Star Trek Cold Equations, Book Three: The Body Electric
© 2013 David Mack
Bad news. There’s a planet-sized machine with a companion black hole ominously named “Abaddon” using artificial wormholes to suck entire star systems into its maw. Worse news: the machine is a Borg-like collective of artificial intelligence systems with a serious attitude problem regarding organic lifeforms. To wit, it wants us all dead, and when it collides itself with the supermassive black hole at the heart of the Milky Way, dead we shall be. It’s up to Captain Jean-Luc Picard to somehow find a way to save the galaxy, with a little help from his once-dead-now-resurrected-android-friend, Data. The Body Electric concludes David Mack’s Cold Equations series, which started out as a political spy-thriller but ends in a bittersweet triumph for the now-returned Data.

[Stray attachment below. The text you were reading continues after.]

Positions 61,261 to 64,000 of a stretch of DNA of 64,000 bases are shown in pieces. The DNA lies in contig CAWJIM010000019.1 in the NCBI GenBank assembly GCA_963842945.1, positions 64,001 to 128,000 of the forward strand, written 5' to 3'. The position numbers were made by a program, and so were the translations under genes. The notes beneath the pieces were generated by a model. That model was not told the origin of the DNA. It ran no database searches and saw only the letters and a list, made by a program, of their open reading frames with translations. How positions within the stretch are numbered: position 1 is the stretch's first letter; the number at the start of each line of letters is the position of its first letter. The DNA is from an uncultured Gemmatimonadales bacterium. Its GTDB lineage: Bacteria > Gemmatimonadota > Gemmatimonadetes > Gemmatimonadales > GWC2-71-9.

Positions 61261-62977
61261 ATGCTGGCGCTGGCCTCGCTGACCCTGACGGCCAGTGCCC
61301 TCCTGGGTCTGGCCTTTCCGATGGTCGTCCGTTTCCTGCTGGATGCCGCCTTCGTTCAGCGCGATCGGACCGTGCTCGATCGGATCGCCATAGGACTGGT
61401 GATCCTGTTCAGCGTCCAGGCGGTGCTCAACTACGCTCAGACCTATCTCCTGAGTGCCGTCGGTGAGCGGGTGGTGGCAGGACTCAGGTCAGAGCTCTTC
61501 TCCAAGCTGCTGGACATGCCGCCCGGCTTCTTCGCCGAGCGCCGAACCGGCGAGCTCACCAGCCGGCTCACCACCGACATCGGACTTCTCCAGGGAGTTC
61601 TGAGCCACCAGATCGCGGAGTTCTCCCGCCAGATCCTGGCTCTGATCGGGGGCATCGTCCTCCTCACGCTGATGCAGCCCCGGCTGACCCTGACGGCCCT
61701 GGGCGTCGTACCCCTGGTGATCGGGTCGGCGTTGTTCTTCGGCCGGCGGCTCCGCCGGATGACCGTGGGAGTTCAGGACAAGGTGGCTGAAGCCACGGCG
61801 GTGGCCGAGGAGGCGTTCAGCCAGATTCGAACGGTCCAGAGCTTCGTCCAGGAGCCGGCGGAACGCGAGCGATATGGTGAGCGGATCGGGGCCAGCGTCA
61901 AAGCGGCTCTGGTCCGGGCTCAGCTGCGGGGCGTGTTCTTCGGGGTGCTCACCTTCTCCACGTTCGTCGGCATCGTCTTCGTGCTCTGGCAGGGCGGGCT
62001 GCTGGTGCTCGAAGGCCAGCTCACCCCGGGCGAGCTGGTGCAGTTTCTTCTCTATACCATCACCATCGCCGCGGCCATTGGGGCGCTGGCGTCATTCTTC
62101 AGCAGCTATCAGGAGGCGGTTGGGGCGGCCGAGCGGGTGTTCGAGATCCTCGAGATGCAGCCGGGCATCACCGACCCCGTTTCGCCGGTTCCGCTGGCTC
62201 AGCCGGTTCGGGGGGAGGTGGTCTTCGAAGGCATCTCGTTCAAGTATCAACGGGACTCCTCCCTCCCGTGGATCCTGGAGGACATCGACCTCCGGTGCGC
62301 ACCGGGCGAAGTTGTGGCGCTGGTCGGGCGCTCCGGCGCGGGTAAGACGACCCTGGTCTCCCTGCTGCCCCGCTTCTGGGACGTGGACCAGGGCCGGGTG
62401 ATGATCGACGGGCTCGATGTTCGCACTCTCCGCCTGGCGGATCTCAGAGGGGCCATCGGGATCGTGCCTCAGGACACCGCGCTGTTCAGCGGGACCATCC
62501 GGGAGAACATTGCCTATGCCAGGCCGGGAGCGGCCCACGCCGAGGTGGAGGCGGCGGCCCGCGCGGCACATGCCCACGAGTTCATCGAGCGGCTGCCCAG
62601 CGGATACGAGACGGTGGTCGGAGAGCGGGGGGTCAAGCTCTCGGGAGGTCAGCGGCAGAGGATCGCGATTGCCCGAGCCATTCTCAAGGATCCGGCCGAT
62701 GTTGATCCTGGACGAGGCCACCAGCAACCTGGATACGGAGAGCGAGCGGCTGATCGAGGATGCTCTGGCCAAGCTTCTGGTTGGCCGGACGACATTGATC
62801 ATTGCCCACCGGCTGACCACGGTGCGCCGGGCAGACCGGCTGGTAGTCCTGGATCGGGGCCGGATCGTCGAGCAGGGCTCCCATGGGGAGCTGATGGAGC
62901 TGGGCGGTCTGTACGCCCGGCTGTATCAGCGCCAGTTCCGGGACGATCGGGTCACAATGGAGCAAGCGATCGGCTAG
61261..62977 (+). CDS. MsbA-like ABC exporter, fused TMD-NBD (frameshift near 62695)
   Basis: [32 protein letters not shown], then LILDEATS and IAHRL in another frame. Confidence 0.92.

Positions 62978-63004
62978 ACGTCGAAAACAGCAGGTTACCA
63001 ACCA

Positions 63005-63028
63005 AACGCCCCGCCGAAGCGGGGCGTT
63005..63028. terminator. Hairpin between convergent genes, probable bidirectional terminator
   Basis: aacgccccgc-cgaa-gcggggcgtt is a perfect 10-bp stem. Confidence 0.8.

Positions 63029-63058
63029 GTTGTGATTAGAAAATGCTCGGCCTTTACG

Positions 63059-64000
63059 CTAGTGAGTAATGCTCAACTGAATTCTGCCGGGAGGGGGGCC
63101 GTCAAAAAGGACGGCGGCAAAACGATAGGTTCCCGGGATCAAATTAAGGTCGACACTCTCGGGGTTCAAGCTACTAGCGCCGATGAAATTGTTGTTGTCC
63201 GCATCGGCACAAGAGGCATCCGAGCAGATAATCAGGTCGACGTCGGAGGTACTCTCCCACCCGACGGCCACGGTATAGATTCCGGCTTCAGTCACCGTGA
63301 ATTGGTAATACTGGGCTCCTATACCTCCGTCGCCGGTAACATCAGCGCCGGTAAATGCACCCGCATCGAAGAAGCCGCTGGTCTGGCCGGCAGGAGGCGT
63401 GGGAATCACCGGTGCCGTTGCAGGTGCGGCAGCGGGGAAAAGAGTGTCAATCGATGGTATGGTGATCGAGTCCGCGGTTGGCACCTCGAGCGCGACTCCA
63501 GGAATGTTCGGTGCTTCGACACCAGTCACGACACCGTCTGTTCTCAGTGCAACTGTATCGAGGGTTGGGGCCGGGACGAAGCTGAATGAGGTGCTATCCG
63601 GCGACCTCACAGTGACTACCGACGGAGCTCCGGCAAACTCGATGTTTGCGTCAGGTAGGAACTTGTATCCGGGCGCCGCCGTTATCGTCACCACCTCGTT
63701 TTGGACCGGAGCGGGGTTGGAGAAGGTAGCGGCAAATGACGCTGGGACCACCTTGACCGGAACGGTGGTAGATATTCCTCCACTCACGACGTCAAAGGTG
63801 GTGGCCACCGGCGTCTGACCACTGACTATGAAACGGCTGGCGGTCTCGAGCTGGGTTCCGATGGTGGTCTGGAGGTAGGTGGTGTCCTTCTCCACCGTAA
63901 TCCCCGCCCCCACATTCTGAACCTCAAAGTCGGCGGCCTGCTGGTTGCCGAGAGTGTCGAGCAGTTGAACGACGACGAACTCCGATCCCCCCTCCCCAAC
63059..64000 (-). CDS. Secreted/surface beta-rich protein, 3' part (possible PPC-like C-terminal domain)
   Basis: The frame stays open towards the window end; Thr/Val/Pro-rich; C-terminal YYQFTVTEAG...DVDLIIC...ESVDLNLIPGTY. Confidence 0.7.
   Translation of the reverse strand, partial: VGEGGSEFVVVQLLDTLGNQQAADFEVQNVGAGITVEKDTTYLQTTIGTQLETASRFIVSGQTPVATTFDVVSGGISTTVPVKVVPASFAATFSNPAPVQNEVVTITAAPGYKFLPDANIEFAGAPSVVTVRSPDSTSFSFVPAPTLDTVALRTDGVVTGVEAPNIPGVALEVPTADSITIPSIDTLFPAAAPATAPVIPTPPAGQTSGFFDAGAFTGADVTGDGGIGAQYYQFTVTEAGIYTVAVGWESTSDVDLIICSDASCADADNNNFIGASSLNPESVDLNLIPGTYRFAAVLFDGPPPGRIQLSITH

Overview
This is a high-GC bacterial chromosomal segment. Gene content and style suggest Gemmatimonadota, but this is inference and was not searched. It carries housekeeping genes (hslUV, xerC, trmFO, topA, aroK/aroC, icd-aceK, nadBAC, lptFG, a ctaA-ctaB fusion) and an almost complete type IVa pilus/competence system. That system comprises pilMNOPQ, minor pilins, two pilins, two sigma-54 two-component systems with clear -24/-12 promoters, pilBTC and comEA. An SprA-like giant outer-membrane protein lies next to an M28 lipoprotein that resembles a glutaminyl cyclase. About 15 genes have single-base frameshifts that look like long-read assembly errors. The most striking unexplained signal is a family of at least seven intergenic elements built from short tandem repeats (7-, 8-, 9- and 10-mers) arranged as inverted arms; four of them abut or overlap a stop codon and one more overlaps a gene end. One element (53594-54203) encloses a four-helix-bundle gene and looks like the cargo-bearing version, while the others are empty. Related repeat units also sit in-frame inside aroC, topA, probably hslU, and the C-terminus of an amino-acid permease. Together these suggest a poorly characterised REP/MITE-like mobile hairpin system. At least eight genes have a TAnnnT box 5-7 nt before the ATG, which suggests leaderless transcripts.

Although the third and final piece of a trilogy, The Body Electric leaves behind what I thought to be the primary story of the Cold Equations trilogy, the latest chapter in the Cold War in Space series of books. Instead, the ‘other’ story in the two previous novels, the return of Data, rises to dominance, with the positronic commander taking a starring role in the Enterprise’s efforts to stop the Machine’s subspace-shattering kaboom. Wesley Crusher’s rare fans will be gratified at his role in the story; it is he who learns of the threat, but he’s powerless to combat it..The Body Electric is easily more on the side of ‘soft’ science fiction, being more about its characters – – Data and the ever lively T’Ryessa Chen, for instance — than science, but many of the characters put the spotlight on the future of artificial intelligence, being as they are droids. There’s even a little philosophy of the soul throne in as the AIs debate the merits of joining or fighting The Machine, which is a larger, meaner version of V’Ger from The Motion Picture. Although the-Enterprise-saves-the-galaxy plots border on ludicrous after so many movies, David Mack executes it well, especially in building tension. Readers will find it most interesting for the continuing evolution of Data, who has grown quite beyond his old limitations.